Quality improvement begins with the recognition that all work occurs as part of a process, and all processes have variations, especially those involving biologic systems. Attempts to improve a process, especially in a complex and poorly understood system, cannot simply focus on an isolated step. Doing so can adversely affect other processes and overall performance. Increased documentation and regulation will not mitigate the variations and complications of a system as complex as health care.
True quality improvement and waste reduction would begin with streamlining the regulatory system under which healthcare services are provided and allowing and empowering physician providers to lead—if we will step up and believe.
Studies have shown that of the 6,500 hospitals and healthcare systems in this country, the 235 that are run by physician administrators show marked improvements in quality. It’s not all that different from sports teams that do better when coached by former top players or engineering firms actually run by engineers.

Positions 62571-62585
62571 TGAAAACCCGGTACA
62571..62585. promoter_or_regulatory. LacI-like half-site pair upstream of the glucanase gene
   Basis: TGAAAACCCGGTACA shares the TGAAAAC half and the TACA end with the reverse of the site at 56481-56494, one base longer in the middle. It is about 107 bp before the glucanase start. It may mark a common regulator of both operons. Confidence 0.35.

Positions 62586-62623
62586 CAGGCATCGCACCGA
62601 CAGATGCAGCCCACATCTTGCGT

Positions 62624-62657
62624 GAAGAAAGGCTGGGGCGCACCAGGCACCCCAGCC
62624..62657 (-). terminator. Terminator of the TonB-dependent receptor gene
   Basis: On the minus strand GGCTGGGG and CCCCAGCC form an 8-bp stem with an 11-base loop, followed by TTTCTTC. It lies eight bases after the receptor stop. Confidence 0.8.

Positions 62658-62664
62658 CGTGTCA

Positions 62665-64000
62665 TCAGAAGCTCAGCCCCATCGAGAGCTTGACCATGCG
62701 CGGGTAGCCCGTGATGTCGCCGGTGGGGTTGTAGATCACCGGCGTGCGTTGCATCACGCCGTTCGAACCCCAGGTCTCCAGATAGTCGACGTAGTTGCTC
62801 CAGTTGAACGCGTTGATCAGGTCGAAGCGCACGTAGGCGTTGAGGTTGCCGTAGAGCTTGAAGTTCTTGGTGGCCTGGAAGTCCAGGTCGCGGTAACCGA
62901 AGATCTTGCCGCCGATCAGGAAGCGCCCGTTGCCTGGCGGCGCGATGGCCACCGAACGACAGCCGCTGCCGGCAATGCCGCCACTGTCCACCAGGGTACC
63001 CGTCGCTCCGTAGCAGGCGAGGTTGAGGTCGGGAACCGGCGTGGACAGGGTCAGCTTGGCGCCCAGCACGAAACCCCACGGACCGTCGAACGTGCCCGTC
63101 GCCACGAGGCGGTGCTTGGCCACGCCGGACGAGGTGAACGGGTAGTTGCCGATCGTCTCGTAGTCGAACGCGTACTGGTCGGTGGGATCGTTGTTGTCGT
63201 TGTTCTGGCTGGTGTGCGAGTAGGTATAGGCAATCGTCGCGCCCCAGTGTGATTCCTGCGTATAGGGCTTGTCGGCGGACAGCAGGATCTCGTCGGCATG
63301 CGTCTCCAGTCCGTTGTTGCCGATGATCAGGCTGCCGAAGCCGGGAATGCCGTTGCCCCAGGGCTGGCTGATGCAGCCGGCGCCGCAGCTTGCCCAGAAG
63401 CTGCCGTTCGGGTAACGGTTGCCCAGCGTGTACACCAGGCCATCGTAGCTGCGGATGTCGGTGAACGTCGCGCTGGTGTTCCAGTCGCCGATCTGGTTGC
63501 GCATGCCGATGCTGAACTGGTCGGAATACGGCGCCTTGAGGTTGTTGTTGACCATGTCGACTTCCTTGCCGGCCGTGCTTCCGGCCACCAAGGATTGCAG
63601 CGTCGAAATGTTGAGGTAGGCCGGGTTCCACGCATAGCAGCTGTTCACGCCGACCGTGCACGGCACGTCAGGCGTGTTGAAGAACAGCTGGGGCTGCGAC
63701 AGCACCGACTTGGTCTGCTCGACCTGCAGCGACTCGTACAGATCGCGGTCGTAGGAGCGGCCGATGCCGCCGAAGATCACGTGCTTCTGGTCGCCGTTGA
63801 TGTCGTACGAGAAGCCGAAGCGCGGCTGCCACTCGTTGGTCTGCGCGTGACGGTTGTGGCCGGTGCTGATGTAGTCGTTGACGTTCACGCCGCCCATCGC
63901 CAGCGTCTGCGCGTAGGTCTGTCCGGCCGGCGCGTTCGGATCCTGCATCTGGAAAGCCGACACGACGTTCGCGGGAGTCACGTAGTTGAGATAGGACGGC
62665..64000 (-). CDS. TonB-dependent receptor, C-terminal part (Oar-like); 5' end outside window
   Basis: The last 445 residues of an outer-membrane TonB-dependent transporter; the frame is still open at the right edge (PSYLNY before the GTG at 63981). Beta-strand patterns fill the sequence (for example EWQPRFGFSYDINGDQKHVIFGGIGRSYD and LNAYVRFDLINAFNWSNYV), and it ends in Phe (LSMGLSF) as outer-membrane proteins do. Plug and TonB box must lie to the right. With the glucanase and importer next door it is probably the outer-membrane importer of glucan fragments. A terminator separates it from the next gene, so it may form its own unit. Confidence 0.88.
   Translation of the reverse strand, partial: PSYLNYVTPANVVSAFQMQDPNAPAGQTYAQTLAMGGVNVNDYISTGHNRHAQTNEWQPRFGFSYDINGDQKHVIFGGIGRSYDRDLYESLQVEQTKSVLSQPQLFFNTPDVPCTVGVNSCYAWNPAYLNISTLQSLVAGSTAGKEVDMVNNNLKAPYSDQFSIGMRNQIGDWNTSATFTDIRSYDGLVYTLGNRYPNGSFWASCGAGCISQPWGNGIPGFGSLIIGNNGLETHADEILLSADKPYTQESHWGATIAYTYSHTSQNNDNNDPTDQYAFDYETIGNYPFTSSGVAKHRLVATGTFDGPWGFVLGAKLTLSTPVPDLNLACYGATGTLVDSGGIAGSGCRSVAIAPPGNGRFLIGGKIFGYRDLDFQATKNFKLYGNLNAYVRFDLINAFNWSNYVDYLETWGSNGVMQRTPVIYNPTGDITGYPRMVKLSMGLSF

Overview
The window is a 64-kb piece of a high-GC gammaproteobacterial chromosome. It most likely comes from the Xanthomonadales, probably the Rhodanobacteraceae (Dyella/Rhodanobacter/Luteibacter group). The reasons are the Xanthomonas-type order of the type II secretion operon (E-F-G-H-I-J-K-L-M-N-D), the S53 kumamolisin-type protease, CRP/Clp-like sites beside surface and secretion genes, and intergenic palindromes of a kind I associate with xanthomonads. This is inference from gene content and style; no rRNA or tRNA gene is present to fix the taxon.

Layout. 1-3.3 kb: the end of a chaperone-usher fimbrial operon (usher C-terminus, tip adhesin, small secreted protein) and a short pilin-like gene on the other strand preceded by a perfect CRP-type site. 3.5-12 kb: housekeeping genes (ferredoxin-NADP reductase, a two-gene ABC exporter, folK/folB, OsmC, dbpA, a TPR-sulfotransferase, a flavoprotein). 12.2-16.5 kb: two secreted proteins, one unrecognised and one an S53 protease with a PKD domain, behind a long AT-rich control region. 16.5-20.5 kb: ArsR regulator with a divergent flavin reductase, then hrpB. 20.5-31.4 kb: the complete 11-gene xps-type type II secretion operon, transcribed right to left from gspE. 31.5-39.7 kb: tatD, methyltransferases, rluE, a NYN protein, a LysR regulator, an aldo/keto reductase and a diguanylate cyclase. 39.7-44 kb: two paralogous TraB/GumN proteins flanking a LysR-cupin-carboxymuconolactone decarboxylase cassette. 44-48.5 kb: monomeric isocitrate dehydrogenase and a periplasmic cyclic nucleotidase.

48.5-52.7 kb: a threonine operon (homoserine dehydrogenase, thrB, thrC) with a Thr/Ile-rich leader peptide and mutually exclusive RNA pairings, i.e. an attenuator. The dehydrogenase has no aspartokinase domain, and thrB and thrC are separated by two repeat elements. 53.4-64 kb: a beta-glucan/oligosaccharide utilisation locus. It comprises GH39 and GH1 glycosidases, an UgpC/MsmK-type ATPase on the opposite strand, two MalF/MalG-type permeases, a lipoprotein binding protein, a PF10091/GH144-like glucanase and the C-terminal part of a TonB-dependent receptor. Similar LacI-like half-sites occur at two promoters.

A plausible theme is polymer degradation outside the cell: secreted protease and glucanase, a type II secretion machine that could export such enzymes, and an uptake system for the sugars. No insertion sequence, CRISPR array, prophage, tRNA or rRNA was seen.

So, the question and the challenge remain. Will medicine (in general) and orthopaedic surgery (in particular) remain divided as a profession? Will we, as physicians, continue to waste each other’s time complaining in the surgical lounge and intensive care unit, watching preventable problems fester instead of taking positive actions to effect sustainable change? Will we allow Congress and our state legislators, who don’t understand how their actions affect our patients and us, to mandate the way we practice medicine?
We’ve invested much of our lives learning medicine, accepting the sacrifices and the responsibilities. It’s a profession physicians deeply understand and most still enjoy. We are best positioned to level the playing field. We should make the rules.
We must begin by getting involved and advocating for our patients and our profession. Each of us can find a way to participate, based on our talents and time. We—as physicians and as citizens—have a responsibility to lead in structuring a healthcare system for the future that protects the patient-physician relationship.
We must understand the consequences if we continue to do nothing. If we do not take leadership, we will get the health care we deserve.
Herbert L. Kunkle Jr, MD, is a member of the AAOS Advocacy Resource Committee. He is in private practice in Eastern Pennsylvania.